Brussels (AFP) – A summit of European Union leaders in Estonia intended to chart out a digital future for the continent is set to be upstaged by less utopian issues including Brexit and the unexpected rise of the far right in Germany.
The EU’s 28 leaders, including British Prime Minister Theresa May, are to meet for two days in Tallinn starting Thursday to discuss how Europe can more efficiently transform to the digital age.
Estonia, which holds the EU’s six-month rotating presidency, bills itself as the avant-garde of the digital revolution and called the talks to help bring the rest of the bloc up to speed.
Instead, the national leaders are expected to focus on the next steps for the EU over the coming years, after the shock of Britain’s vote to leave the bloc and the lingering presence of populism in the continent.
At a dinner on Thursday, the leaders will be given an open forum for a “frank and informal” discussion, EU President Donald Tusk said in a letter inviting them to the meeting.
– Macron’s eurozone plans –
The gathering of leaders will be the first since Europe’s most powerful leader, German Chancellor Angela Merkel, won a fourth term on Sunday, but with a disappointing result that included historic gains for the country’s hard-right nationalist party, the AfD.
It will also follow a major speech by French President Emmanuel Macron on Tuesday in which he will set out ambitious eurozone reform proposals that he kept under wraps until after the German election.
His plans include creating a budget for the eurozone which would be overseen by a finance minister and a new parliament — proposals that are sure to be greeted warily in Berlin.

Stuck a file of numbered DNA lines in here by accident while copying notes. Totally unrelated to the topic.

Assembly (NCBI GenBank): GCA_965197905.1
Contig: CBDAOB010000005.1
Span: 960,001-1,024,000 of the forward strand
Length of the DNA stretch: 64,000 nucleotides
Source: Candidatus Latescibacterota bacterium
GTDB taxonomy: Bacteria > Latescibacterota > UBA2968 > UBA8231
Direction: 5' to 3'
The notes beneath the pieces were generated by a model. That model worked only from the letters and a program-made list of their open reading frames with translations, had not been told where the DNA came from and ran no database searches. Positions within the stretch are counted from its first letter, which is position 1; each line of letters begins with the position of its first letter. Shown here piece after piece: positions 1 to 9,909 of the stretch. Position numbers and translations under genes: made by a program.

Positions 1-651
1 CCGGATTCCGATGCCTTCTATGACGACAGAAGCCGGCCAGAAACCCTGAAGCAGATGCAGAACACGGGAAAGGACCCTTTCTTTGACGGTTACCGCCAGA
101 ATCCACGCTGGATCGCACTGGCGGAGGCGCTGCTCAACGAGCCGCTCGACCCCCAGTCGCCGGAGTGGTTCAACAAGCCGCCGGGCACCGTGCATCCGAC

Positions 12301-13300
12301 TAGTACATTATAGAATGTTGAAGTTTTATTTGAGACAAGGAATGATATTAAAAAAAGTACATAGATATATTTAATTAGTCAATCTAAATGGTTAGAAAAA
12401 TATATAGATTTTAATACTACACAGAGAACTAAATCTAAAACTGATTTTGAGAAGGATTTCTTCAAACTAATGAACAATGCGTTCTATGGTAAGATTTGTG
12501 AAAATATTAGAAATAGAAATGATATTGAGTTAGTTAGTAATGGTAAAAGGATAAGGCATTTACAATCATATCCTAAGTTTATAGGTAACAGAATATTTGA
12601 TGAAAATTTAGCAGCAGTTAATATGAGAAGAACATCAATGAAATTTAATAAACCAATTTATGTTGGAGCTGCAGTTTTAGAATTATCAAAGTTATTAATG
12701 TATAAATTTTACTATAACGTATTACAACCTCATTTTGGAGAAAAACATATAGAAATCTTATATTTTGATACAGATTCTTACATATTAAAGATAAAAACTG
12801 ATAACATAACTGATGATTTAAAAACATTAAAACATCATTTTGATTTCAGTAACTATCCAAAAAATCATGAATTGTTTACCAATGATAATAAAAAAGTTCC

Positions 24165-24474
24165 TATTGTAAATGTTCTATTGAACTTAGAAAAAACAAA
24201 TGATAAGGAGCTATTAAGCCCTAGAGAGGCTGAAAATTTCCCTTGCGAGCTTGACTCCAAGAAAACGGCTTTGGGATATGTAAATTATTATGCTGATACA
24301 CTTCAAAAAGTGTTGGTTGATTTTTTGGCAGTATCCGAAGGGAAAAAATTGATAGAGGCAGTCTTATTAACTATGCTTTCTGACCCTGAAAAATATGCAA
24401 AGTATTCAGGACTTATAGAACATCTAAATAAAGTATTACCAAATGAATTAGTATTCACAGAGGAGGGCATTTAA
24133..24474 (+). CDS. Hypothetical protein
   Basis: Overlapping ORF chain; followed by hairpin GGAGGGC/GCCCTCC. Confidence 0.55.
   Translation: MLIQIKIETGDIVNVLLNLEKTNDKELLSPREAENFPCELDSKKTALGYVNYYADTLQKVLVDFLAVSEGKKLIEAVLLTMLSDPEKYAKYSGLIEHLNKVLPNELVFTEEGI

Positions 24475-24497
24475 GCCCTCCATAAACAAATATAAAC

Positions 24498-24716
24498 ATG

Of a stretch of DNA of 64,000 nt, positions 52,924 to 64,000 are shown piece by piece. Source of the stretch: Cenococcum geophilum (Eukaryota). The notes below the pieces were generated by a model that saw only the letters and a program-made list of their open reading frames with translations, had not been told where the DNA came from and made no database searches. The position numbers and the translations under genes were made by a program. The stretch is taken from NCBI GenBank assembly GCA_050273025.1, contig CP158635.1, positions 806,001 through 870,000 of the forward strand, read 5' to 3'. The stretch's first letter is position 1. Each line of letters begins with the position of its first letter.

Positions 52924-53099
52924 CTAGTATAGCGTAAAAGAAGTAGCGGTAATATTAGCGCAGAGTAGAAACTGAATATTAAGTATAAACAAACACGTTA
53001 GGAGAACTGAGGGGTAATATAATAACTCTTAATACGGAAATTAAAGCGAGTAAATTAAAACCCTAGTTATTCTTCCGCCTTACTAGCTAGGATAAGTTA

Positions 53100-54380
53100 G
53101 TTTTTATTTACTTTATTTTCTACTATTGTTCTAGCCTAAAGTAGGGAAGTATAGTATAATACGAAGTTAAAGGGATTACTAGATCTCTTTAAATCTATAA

This scepticism will be even greater if Merkel enters a coalition government, as expected, with the pro-business Free Democrats party, which in the campaign poured cold water on French pleas for closer eurozone ties.
The Tallinn summit also follows a state of the union speech by European Commission President Jean-Claude Juncker which called for deeper integration across the board, not just in the eurozone.
This included calling for more states to join the euro and the passport-free Schengen area, and a simplification of leadership at the EU.
– ‘Very glad’ to have May –
A senior EU diplomat firmly denied that the presence of Britain’s May would stifle debate, saying the leaders were “very glad” she would be in Tallinn.
“We reject talk that we cannot talk with Prime Minister May in the room,” the diplomat said.
May will arrive in Tallinn as a fourth round of official Brexit negotiations wraps up in Brussels.
In a closely watched speech last Friday, May called for a two-year transition period while promising to meet Britain’s existing EU budget commitments at least until Brexit, and outlining new legal guarantees for the rights of the roughly three million EU nationals living in Britain.
Both of these are key demands of the EU, along with the need to find a solution for how to handle Northern Ireland’s border with EU-member Republic of Ireland.
But the top negotiators from each side immediately issued clashing demands as the talks got underway on Monday.
The talks in Tallinn are coming after other EU summits on the bloc’s future in Slovakia, Malta and Italy were all held without Britain.
At the Rome summit in March, the EU’s 27 remaining leaders renewed their vows, celebrating the troubled bloc’s 60th anniversary with a commitment to a common future.
Formerly part of the Soviet Union, Estonia has reinvented itself by taking a jump to the digital world, modernising and digitising all aspects of public life.
The discussions on digital issues will cover cybersecurity and the free movement of data in the EU, a priority for Estonia.